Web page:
Saving our Species winter newsletter

Winter is well and truly upon us! But the threatened species and conservation work continues for our dedicated team of staff and volunteers.

Kosciuszko National Park

This edition shines a spotlight on some of the recent Saving our Species success stories – plant discoveries, the use of Australian first technology and population increases for one of our iconic species!

Thank you to those who continue to contribute their time, energy and expertise into the Saving our Species program. Sit back and enjoy the new and revamped newsletter.

In this issue of the newsletter:

Do you have a story to share?

We would love to hear from you! If you have a story or images about threatened species, please email

Bellingen Riverwatch

Bellinger River Turtle hatchlingsThe Bellinger River snapping turtle (Myuchelys georgesi) is found in only one place in Australia – along a 60 kilometre stretch of the river on the Mid North Coast of NSW.

And we need your help to ensure the water quality of this river remains healthy to support these turtles.

We are looking for citizen scientists living around the Bellingen area to help us monitor the health of the river systems in Bellingen NSW.

The project gathers monthly data on river health that will be used to support recovery actions for the critically endangered Bellinger River turtle.

Volunteers will be trained by OzGreen and NSW Waterwatch to help with this project.

How do I sign up? For more information and to sign up, email OEH citizen science.

Lights, camera, action!

Hands holding a camera outdoors12 to 18-year-old budding movie makers from the Hunter-Central Coast area are invited to get creative and enter a short film in the 2017 Pitch’n Film Competition.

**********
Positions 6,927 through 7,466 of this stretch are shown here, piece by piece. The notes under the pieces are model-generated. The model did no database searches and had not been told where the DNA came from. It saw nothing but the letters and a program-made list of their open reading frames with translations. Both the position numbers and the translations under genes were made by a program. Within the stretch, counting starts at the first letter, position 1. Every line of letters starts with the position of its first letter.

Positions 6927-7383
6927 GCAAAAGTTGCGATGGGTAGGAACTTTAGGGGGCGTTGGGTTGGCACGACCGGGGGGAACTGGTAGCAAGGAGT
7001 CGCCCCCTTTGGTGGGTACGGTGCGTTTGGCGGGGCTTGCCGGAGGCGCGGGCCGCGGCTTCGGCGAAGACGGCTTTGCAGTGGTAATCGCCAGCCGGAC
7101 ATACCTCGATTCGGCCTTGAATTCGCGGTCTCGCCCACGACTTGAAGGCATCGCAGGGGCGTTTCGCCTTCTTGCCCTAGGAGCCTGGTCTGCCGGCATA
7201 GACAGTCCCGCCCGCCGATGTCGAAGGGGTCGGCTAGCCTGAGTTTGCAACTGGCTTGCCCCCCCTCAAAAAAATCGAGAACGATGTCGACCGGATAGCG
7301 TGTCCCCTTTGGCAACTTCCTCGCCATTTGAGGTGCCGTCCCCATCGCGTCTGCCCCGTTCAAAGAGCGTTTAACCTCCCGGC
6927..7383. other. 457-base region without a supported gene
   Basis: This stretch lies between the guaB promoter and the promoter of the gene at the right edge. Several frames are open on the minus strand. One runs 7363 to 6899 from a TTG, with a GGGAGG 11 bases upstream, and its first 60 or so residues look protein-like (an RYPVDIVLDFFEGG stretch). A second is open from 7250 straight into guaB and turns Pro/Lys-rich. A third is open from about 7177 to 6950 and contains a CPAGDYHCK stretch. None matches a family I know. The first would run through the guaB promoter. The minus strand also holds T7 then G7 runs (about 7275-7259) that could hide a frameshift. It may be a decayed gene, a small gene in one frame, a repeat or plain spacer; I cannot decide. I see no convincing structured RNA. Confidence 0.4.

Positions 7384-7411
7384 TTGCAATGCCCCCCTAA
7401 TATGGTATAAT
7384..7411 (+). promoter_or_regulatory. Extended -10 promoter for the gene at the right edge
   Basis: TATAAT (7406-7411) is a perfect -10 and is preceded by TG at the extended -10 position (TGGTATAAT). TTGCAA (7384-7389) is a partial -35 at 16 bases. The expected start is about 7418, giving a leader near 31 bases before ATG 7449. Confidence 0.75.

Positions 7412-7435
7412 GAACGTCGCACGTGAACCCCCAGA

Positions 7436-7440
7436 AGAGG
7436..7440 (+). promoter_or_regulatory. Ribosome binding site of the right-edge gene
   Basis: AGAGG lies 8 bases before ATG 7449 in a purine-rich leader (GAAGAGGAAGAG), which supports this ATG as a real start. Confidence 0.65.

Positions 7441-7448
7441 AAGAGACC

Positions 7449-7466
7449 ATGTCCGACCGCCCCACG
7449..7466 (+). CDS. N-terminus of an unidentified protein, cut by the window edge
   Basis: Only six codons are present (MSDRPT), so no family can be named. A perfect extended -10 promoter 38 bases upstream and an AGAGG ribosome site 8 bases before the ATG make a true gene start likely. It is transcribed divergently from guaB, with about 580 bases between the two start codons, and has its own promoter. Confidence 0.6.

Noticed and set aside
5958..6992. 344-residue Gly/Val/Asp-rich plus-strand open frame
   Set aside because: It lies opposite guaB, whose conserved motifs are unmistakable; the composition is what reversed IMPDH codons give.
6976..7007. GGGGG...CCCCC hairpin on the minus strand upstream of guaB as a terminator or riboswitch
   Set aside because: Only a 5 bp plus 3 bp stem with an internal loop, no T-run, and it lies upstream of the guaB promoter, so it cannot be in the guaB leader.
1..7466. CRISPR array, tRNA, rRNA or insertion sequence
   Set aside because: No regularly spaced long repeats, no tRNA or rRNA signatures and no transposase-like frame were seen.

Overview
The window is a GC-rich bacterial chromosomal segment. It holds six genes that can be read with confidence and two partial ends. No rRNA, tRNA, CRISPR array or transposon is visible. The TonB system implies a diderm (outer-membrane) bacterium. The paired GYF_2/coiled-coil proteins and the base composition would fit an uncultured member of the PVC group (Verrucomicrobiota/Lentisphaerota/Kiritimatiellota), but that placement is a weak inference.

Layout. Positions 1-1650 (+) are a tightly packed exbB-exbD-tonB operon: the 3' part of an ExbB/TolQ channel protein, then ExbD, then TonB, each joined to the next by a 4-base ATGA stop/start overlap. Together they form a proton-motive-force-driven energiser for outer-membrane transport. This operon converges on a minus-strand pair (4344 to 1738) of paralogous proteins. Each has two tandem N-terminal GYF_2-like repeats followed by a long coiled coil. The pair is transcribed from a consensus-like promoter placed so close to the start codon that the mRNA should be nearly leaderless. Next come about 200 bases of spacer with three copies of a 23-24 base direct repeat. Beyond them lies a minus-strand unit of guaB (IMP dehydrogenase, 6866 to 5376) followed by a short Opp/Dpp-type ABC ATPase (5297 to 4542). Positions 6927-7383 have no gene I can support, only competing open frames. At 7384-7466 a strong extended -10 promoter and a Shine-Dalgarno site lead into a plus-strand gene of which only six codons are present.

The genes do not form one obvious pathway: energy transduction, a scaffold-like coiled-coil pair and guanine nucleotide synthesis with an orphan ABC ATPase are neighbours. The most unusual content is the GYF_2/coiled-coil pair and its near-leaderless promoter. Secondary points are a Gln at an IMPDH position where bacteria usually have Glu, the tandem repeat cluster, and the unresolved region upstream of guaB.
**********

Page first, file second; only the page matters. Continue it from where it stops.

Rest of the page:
One of the themes for this year’s film competition is ‘Threatened Species’.

There's a pool of $8000 in cash prizes to be won across the Pitch’n Film and Advertising Competition.

Submissions close on 1 September 2017. For more details visit the Pitch'n website.

Featured species

Green and golden bell frog (Litoria aurea)

Common name: Green and golden bell frog
Scientific name: Litoria aurea
Conservation status: Endangered

Ranging in size from approx. 45mm - 100mm, the green and golden bell frog has a creamish white stripe running along the side, extending from the upper eyelids almost to the groin, with a narrow dark brown stripe beneath it, from nostril to eye. The colour of the body varies. Usually a vivid pea-green, splotched with an almost metallic brassy brown or gold.

Since 1990 there have been approximately 50 recorded locations in NSW, most of which are small, coastal, or near coastal populations.

Threats: The green and golden bell frog is preyed upon by various wading birds, snakes and foxes and can also negatively respond to herbicides and other weed-control measures.

Dates for your diary

30 July – National Tree Day

12 August – National Science Week

21 August – Keep Australia Beautiful Week

7 September – National Threatened Species Day

15 October - National Water Week

Calling early career ecologists

The NSW Office of Environment & Heritage (OEH) and the Ecological Society of Australia (ESA) are calling for applications from early career researchers for the prestigious ‘Outstanding Outreach Award’.

This year there will be six prizes, each comprising cash, a certificate, and recognition from OEH and the Ecological Society of Australia. The awards will be presented at the Society’s annual conference in November.

The prizes are open to ecologists working in any part of Australia who are at an early stage in their career, including honours students, postgraduate students, practitioners, and academics.

For further information and to apply visit OEH/ESA Prize for Outstanding Outreach. Applications close 25 August 2017.